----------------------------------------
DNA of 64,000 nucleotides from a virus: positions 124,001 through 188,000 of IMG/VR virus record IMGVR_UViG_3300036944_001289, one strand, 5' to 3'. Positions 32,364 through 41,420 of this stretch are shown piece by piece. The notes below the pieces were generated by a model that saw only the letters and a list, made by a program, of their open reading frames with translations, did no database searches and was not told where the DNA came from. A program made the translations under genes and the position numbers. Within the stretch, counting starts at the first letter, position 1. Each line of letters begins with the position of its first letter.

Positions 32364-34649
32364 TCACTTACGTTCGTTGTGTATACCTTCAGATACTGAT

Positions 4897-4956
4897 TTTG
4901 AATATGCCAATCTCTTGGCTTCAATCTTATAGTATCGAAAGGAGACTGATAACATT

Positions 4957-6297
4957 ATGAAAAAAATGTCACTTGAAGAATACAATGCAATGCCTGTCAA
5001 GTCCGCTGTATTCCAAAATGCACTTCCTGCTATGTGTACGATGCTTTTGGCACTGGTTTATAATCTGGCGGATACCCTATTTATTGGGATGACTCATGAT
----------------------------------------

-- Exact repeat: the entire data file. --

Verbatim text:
DNA of 64,000 nucleotides from a virus: positions 124,001 through 188,000 of IMG/VR virus record IMGVR_UViG_3300036944_001289, one strand, 5' to 3'. Positions 32,364 through 41,420 of this stretch are shown piece by piece. The notes below the pieces were generated by a model that saw only the letters and a list, made by a program, of their open reading frames with translations, did no database searches and was not told where the DNA came from. A program made the translations under genes and the position numbers. Within the stretch, counting starts at the first letter, position 1. Each line of letters begins with the position of its first letter.

Positions 32364-34649
32364 TCACTTACGTTCGTTGTGTATACCTTCAGATACTGAT

Positions 4897-4956
4897 TTTG
4901 AATATGCCAATCTCTTGGCTTCAATCTTATAGTATCGAAAGGAGACTGATAACATT

Positions 4957-6297
4957 ATGAAAAAAATGTCACTTGAAGAATACAATGCAATGCCTGTCAA
5001 GTCCGCTGTATTCCAAAATGCACTTCCTGCTATGTGTACGATGCTTTTGGCACTGGTTTATAATCTGGCGGATACCCTATTTATTGGGATGACTCATGAT